King Charles' Official Portrait Called 'Satanic,' Sparks Confusion


King Charles III’s first official portrait was just unveiled, and it’s interesting, to say the least.

The portrait, painted by British artist Jonathan Yeo, was unveiled at Buckingham Palace on Tuesday on the social media platform X.

It marks the first official portrait of Charles since his coronation last May.

The portrait, save for Charles’ face and hands, is also entirely red. Charles is depicted in an all-red military uniform of the Welsh Guards, sword in hand, set against an all-red background.

According to CNN, the portrait was commissioned in 2020 to celebrate the 50th anniversary of Charles’ membership in the Drapers’ Company, a historic fraternal organization that funds education initiatives in the United Kingdom.

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Yeo had four sittings with Charles during the painting process, while also utilizing other drawings and photographs of the king, CNN reported.

Yeo indicated he wanted to maintain royal portraiture traditions, while implementing a modern touch.

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“I do my best to capture the life experiences etched into any individual sitter’s face. In this case, my aim was also to make reference to the traditions of royal portraiture but in a way that reflects a 21st century monarchy and, above all else, to communicate the subject’s deep humanity,” Yeo said in a statement released by Buckingham Palace, according to CNN.

A description on Yeo’s website explains the symbolic elements of the portrait.

“The vivid colour of the glazes in the background echo the uniform’s bright red tunic, not only resonating with the royal heritage found in many historical portraits but also injecting a dynamic, contemporary jolt into the genre with its uniformly powerful hue / providing a modern contrast to more traditional depictions,” the website states.

“The butterfly approaching King Charles’s shoulder in the portrait adds a layer of narrative depth, symbolising both his known advocacy for environmental causes and his personal transformation.

“The Monarch butterfly is believed to have been named after an English King (William of Orange) due to its distinctive colour and this migratory species is already one of the most affected by climate change because of alterations in spring temperatures.”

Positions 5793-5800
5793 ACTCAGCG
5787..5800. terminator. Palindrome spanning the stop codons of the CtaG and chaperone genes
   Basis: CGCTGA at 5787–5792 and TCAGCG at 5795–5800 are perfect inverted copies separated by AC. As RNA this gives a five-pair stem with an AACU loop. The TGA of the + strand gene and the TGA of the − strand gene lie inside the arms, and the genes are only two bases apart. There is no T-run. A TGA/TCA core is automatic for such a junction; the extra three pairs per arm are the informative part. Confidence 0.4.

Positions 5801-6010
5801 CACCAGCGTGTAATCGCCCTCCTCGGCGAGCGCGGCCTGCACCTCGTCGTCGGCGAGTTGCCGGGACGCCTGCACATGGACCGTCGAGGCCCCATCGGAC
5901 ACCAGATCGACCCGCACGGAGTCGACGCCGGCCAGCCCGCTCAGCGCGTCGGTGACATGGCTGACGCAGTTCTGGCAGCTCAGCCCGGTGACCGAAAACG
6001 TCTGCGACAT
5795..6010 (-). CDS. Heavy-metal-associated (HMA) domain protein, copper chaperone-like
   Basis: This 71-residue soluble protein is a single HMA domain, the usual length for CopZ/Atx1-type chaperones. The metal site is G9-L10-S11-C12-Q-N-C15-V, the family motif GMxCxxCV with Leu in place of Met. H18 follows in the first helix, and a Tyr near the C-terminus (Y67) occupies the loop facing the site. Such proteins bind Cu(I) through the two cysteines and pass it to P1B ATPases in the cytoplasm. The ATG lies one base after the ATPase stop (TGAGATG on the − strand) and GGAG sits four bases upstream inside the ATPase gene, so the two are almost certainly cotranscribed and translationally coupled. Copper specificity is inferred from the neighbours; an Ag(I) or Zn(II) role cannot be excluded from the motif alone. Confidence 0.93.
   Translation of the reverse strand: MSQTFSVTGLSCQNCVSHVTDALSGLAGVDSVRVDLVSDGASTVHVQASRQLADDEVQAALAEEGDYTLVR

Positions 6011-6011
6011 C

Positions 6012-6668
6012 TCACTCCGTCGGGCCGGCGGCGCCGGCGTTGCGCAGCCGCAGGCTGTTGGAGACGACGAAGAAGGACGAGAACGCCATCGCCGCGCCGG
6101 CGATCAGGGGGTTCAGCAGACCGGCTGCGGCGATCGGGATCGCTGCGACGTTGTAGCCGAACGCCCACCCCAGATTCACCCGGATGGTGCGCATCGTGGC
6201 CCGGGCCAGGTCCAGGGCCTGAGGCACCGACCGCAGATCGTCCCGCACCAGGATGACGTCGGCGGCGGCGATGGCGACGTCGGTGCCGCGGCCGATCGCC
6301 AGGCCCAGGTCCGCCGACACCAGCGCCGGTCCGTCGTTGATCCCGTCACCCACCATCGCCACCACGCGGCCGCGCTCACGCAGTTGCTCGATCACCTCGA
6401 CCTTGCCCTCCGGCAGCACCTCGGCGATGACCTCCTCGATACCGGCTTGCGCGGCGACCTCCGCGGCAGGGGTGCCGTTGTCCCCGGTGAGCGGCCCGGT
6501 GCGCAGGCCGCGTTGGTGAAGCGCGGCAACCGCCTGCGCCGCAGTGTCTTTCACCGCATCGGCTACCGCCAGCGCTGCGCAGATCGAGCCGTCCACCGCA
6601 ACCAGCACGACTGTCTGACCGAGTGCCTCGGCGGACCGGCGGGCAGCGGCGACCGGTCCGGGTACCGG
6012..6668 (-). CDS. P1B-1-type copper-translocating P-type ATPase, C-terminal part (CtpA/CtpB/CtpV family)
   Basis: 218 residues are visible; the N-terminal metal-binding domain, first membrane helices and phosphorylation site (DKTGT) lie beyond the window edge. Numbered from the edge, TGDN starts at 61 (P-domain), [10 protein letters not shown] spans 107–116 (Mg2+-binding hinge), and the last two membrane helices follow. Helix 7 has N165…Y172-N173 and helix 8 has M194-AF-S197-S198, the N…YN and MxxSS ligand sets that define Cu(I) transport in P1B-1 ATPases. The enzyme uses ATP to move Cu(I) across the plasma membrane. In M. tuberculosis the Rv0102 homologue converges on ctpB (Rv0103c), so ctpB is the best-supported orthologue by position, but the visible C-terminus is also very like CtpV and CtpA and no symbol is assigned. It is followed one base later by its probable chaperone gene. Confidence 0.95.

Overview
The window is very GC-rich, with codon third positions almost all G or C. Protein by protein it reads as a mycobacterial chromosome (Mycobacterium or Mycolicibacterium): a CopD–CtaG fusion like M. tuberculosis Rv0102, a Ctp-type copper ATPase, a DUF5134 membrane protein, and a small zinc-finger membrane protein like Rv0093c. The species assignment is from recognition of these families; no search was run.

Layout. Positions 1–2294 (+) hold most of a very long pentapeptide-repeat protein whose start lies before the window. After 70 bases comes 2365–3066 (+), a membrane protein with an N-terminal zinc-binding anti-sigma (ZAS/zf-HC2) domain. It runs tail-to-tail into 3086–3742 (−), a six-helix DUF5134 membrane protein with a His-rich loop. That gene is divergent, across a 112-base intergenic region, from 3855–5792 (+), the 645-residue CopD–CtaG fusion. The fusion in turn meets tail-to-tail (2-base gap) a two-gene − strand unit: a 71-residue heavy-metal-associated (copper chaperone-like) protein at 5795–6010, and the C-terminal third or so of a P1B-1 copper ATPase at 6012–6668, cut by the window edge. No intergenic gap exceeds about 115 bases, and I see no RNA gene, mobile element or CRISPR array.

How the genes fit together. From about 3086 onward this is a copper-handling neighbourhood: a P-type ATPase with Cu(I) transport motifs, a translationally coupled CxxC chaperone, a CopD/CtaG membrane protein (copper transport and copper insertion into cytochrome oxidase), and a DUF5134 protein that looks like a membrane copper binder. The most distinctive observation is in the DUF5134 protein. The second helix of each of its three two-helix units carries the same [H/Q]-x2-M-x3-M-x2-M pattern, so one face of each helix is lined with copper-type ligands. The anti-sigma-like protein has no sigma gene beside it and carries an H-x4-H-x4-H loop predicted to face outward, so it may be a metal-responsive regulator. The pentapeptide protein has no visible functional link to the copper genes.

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Yeo’s depiction of the king in the Welsh Guard’s red uniform reflects Charles’ longstanding service as the Prince of Wales, a role traditionally given to the male heir apparent to the British throne.

Despite Yeo’s professed to create a portrait that would allow viewer to “connect with the human being underneath” the appearance of his subject, not all reactions have been positive.

Some were confused. Some thought it was ugly. And some even characterized the portrait as “satanic.”

While Yeo did not likely have hellish intentions with his depiction of Charles, it’s a unique portrait of the British monarch.

The heavy use of red, coupled with Yeo’s technique, muddle the viewer’s ability to distinguish Charles from the background, almost making it look like the king is engulfed in a fiery blaze.

While the symbolism used by Yeo, such as the uniform and butterfly, recognize Charles’ military service environmental interests, their significance is diminished due to the overuse of the color red.

Granted, the king’s approval is the only one that matters. As long as Charles is happy, Yeo will likely pay no mind to critics.

Still, given that this is an official portrait of the king of England, it’s hard to not wonder if this work is really fit for royalty.

The portrait will be on public view at London’s Philip Mould Gallery from May 16 until June 14 — the day before the official celebration of the king’s birthday. (His actual birthday is in November.)

It will then move to Drapers’ Hall in London, according to Yeo’s website.

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Anthony Altomari is a commentary writer for the Western Journal. He focuses his writing on culture and politics.
Anthony Altomari is a commentary writer for the Western Journal. He focuses his writing on culture and politics.